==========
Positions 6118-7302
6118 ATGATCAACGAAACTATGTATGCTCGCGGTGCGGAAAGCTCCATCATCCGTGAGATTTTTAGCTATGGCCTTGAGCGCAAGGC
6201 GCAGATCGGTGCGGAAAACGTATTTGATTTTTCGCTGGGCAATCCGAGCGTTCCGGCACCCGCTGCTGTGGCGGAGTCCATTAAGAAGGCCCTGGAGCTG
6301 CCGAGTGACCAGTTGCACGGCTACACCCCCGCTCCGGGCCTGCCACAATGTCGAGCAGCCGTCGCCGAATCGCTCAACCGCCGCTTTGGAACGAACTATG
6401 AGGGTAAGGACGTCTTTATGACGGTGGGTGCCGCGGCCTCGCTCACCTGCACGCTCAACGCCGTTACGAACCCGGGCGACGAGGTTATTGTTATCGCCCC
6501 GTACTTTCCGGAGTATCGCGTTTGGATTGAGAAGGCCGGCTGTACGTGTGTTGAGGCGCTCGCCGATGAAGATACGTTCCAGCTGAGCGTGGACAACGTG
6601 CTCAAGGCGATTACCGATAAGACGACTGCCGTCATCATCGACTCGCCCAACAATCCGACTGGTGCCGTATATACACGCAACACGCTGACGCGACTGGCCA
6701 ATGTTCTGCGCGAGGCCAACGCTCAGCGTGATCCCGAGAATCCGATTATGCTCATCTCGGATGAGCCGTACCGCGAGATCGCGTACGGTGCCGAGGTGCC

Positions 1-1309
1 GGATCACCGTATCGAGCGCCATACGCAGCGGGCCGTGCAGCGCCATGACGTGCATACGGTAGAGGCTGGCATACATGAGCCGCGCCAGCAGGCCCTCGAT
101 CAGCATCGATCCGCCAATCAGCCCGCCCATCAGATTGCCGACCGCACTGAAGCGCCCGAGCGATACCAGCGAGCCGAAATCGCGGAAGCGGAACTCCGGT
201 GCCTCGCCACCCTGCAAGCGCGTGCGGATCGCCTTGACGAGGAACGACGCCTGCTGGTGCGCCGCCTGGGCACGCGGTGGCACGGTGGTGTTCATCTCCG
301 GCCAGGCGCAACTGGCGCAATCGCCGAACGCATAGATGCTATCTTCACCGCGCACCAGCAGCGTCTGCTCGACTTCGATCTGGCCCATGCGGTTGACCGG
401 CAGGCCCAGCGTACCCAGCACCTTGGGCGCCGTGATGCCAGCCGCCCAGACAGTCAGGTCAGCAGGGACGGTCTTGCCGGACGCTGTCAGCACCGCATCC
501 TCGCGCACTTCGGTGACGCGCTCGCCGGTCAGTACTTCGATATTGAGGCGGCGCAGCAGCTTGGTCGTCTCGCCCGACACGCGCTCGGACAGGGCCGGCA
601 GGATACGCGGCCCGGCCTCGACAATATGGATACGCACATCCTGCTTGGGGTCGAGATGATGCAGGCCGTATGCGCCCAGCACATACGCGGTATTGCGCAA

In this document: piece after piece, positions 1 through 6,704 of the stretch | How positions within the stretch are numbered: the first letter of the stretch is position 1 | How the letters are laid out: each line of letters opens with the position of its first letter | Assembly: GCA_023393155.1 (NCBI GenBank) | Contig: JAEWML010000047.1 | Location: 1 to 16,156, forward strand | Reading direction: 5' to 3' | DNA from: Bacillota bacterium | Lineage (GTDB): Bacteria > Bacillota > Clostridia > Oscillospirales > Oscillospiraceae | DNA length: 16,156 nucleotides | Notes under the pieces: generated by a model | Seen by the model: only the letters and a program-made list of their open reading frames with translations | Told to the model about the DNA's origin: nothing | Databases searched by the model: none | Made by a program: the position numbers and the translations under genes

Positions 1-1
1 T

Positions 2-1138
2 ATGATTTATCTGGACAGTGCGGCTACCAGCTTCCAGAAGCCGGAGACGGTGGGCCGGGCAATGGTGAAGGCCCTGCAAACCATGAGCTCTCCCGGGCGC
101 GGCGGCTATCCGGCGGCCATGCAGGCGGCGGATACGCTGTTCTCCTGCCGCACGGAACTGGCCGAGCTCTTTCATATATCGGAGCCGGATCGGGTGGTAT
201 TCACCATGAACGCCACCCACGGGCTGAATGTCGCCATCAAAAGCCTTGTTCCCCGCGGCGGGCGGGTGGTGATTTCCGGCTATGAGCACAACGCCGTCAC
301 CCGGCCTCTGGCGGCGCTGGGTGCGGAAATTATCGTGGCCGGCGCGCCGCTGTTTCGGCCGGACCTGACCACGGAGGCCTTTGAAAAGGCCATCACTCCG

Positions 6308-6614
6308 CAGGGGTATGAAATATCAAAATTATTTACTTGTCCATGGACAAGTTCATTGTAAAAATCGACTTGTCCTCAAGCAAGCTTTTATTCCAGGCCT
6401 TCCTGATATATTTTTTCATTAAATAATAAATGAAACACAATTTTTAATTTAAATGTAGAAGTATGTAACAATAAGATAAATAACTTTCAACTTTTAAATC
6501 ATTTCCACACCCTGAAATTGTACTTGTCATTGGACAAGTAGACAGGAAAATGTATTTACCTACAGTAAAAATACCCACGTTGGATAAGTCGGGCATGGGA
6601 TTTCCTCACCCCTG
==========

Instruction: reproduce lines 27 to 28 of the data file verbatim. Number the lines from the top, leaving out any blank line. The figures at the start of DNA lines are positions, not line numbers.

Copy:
6401 TCCTGATATATTTTTTCATTAAATAATAAATGAAACACAATTTTTAATTTAAATGTAGAAGTATGTAACAATAAGATAAATAACTTTCAACTTTTAAATC
6501 ATTTCCACACCCTGAAATTGTACTTGTCATTGGACAAGTAGACAGGAAAATGTATTTACCTACAGTAAAAATACCCACGTTGGATAAGTCGGGCATGGGA